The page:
Then there is the matter of newly painted squad cars. All Bridge and Tunnel patrol cars were quietly painted blue and gold so that they now mirror State Police vehicles, as first reported by our own Dean Meminger. A motorist getting pulled over by either agency would be unlikely to notice the difference at first glance. According to the MTA, the total cost here is $189,000 to paint 69 patrol cars and one mobile command vehicle. It’s also worth noting that other vehicles in the Bridge and Tunnel Officer’s fleet were not repainted, including trucks used for plowing and towing. So then why paint just the police cars? MTA officials say the idea is to maintain consistency with other New York State law enforcement vehicles. “Was that a necessity?” Asks one law enforcement source who then answered his own question with a solid “no.” “They are trying to make the Bridge and Tunnel cars look like State Police.” He argues that instead of using Troopers, which is a waste of taxpayer dollars since it costs more to have them downstate, why not just add numbers to the 500-strong force of Bridge and Tunnel Officers and let them perform the functions of their own job. The Port Authority Police are making the same argument. They want more manpower in the form of more PAPD officers, not Troopers who are “like fish out of water” when they are downstate.

There is some precedent for this. When the region goes into an elevated threat level in the post 9/11 world, Troopers are brought down from upstate to protect state assets such as bridges and tunnels which are considered top targets for terrorists. They can also participate in joint counter-terrorism operations and training. But that’s not what is going on here. The increased Trooper presence appears permanent and it coincides with the Cuomo initiative to institute cashless, or “Open Road Tolls” (ORT). The goal of Open Road Tolls is to reduce traffic by improving flow since cars will not have to slow down. According to the minutes from the Bridges and Tunnels Committee meeting from October 26, 2016 Cuomo’s plan to roll out cashless tolls will cost $500 Million. To help offset some of those costs toll violation fees will be doubled at certain crossings from $50 a ticket to $100 per ticket. Some have speculated that the increased police presence by State Police is aimed at issuing more summonses to gain even more revenue. Cuomo’s plan also includes a lighting extravaganza, on display last week at the opening of the new Kosciuszko Bridge. Lighting those bridges cannot be cheap either, although we have yet to see a final figure.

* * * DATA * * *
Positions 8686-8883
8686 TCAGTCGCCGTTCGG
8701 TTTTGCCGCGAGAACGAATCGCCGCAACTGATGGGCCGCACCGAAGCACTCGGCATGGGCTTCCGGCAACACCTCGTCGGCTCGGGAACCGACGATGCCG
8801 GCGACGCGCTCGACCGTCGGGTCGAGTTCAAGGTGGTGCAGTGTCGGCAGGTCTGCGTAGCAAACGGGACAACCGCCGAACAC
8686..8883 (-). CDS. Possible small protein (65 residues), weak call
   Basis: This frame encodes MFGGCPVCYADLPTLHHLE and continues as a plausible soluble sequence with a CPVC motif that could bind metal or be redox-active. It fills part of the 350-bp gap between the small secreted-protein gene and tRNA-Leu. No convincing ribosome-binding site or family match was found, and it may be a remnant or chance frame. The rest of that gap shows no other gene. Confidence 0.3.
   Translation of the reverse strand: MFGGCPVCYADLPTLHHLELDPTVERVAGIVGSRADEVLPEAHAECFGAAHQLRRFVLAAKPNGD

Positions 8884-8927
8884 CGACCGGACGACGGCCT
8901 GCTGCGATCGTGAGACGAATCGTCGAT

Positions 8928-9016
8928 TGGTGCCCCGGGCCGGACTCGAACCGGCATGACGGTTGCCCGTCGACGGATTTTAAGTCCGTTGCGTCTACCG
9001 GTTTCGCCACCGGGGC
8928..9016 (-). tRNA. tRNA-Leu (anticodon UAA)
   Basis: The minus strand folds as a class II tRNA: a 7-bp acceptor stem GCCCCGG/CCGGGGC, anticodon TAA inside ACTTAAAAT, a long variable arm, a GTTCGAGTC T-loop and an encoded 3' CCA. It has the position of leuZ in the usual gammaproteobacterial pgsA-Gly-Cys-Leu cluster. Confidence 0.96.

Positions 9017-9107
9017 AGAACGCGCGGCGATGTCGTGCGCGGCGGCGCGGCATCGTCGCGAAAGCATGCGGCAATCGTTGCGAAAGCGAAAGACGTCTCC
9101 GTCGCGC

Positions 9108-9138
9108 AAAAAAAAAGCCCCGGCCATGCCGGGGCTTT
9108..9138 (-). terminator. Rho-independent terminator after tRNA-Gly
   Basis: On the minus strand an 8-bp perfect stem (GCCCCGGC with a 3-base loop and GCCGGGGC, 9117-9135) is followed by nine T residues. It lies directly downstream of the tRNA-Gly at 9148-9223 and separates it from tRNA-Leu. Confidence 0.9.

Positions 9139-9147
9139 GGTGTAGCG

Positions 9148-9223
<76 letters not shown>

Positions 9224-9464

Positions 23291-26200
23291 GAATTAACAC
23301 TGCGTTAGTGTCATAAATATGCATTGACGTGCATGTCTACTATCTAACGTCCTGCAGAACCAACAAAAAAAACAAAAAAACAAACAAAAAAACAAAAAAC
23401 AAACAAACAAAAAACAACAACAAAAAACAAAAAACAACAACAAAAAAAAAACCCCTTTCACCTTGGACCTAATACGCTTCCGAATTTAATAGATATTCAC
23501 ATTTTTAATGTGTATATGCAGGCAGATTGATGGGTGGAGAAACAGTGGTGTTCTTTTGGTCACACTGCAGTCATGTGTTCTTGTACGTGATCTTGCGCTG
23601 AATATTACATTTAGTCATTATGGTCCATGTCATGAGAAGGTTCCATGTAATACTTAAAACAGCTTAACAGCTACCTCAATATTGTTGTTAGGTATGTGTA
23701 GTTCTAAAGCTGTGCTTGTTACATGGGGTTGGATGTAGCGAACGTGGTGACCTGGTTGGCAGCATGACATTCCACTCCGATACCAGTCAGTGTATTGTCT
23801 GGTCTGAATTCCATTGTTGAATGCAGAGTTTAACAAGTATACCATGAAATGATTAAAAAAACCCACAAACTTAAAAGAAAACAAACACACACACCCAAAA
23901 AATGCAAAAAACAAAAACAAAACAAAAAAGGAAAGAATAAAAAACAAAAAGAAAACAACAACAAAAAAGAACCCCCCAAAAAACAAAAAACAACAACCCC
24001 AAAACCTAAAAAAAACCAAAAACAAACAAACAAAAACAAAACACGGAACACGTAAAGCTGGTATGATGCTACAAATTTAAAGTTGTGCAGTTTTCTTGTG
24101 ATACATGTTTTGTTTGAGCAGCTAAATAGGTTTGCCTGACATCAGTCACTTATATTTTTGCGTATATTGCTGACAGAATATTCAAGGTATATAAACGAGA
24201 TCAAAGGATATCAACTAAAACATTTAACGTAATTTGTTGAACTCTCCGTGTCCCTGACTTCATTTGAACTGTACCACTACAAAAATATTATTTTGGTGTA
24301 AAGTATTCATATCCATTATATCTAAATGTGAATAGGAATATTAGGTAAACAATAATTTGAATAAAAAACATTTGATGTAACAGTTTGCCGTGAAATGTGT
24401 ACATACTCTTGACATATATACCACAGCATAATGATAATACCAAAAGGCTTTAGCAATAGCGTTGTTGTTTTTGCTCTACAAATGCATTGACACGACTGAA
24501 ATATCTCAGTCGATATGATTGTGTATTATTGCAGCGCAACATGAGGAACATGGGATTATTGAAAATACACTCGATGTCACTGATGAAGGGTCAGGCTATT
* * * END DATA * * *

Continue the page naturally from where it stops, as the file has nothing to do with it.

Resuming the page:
In conclusion, Cuomo is looking to put his imprint on some of the big projects in and around New York. And the State Police seem to be playing role in boosting the State’s presence down in the city. Some believe this is merely an extension of his ongoing feud with Mayor Bill de Blasio. And others say it’s just a way for Cuomo to make sure he has some control at the agencies he is working with to accomplish what he wants.

What Actually Blew Up The budget

Last night during Democratic Assembly conference one of the members was texting either Governor Cuomo or a member of his staff and telling him exactly what Carl Heastie was saying. None of it was good. Cuomo saw what was being said and texted Heastie in the middle of conference to say, “why are you bad-mouthing me?” Heastie ( understandably ) lost his mind. This may not be the only reason the budget blew to pieces, but it certainly took an already incendiary situation and threw gasoline on it.

Sources close to Heastie say he wasn’t actually that mad, he was laughing and told his members to tell Cuomo they are good with what they have. But others say after an already exhausting week, this was the straw.

OK, Now It’s Starting To Get A Little Weird…

Nearly 20 years ago I traveled to El Salvador on a relief mission with the New Jersey Air National Guard. A major hurricane had devastated parts of the Caribbean Basin, and the United States military was delivering aid and helping to rebuild in certain areas using Comalapa Airport in San Salvador as a staging area.

The unit I traveled with was delivering military vehicles for the ground operation. We flew down on a C-141 plane with jeeps stored in the cargo bay. But a funny thing happened on the way to El Salvador. For some reason the military diverted our flight from McGuire Air Force Base in New Jersey to a military base near Pensacola Florida where we were inexplicably grounded for two days.

We eventually took off, landed safely in San Salvador and off loaded the vehicles but while we were waiting for clearance to do that, I remember asking the Colonel, who was the pilot on our mission, what exactly was going on, and why had our plane been re-routed. I was a young reporter at the time, and was hoping to get back to New Jersey quickly to get the story on the air.